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Wild Berries & Fruits Field Guide of Minnesota, Wisconsin, and Michigan by Teresa Marrone is by far the most indispensable foraging book I have ever owned, or even seen. It is well written and perfectly organized.
From the author:
“We all have our favorite wild berries and fruits, but do you know when’s the best time to pick them? Are you aware of the look-alikes that may be poisonous? These topics and more are covered in this incomparable new field guide. It features every detail you’ll need to locate and identify the region’s berries and fruit.”
She’s right. It’s an amazing book, with the fruits and berries organized by color to make it simple to locate them.
The book (a small paperback, perfectly sized to slip into a pocket) starts by defining what a fruit is, what the different types are (drupes, berries, pomes, etc.), and explains leaf form and arrangement. It does not include nuts, legumes, galls, or follicles and explains why. There is a chart of which fruits are ripe in which months, and a special page about wild grapes and their toxic look-alikes.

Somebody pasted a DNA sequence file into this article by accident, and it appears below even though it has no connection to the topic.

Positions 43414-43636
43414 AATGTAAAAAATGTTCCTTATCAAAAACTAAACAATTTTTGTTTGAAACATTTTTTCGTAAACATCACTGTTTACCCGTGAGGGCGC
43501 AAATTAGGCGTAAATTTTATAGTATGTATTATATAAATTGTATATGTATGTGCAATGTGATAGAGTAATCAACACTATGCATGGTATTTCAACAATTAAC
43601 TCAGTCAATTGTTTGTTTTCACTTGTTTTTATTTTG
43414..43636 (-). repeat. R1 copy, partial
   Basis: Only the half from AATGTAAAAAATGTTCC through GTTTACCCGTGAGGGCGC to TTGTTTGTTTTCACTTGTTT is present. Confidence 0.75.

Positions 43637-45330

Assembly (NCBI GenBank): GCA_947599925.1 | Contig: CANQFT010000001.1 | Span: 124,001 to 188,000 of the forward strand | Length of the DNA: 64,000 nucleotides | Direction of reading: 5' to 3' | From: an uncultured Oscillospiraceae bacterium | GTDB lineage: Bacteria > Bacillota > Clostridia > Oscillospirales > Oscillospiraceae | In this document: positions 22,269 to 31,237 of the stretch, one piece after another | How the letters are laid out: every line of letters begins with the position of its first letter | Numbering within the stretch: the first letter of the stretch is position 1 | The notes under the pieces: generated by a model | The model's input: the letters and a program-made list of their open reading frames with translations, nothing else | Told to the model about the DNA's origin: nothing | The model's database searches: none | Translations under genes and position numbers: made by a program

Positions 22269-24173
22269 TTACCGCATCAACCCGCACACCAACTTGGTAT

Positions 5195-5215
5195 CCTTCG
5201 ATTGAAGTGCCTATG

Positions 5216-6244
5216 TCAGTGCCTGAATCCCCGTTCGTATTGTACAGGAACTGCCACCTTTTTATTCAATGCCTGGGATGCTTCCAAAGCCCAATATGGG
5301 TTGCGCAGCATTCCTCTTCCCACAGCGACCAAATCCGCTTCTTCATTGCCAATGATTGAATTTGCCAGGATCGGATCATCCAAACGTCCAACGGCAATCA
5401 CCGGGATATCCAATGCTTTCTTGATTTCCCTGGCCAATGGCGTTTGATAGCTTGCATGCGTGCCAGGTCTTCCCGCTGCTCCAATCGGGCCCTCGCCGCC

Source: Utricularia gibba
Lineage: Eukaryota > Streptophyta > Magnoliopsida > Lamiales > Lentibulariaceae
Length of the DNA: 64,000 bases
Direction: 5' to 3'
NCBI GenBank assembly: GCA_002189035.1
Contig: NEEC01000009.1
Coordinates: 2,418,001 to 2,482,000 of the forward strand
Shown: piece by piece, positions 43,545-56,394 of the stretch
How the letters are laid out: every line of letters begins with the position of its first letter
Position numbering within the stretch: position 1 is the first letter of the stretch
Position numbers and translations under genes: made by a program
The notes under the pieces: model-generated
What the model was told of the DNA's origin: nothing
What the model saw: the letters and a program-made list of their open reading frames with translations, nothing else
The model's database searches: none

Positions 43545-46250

The individual listings have an astounding amount of information. One page is simply a large picture of the fruit and leaves, while the other includes:
- Edibility. Whether it’s edible, delicious, not edible, or toxic.
- The best field identification feature (leaves, berries, stem, or other)
- The plant’s range in Minnesota, Wisconsin, and Michigan so you know if it even grows in your area.
- Habitat. Whether it grows in forest, grassland, swampy areas, etc.
- Growth. How the plant grows and develops over the year.
- Leaves. The size, arrangement, and shape of the leaves.
- Fruit. What the fruit looks like. Size, shape, and other marks.
- Season. When is it ripe?
- Compare. Similar-looking fruits and berries, and how to tell them apart.
- Notes. Any other information that could come in handy.
Honestly, I can’t say enough about this wonderful guide. And to make it even better, the author, Teresa Marrone, has many other books including a companion recipe book, Cooking with Wild Berries & Fruits of Minnesota, Wisconsin, & Michigan and books for other regions as well, including Illinois, Iowa, and Missouri and Indiana, Kentucky, and Ohio.
Pick up a copy for yourself or a foraging friend. You won’t be disappointed.
This article originally appeared at Examiner.com in Daryl’s Urban Foraging collumn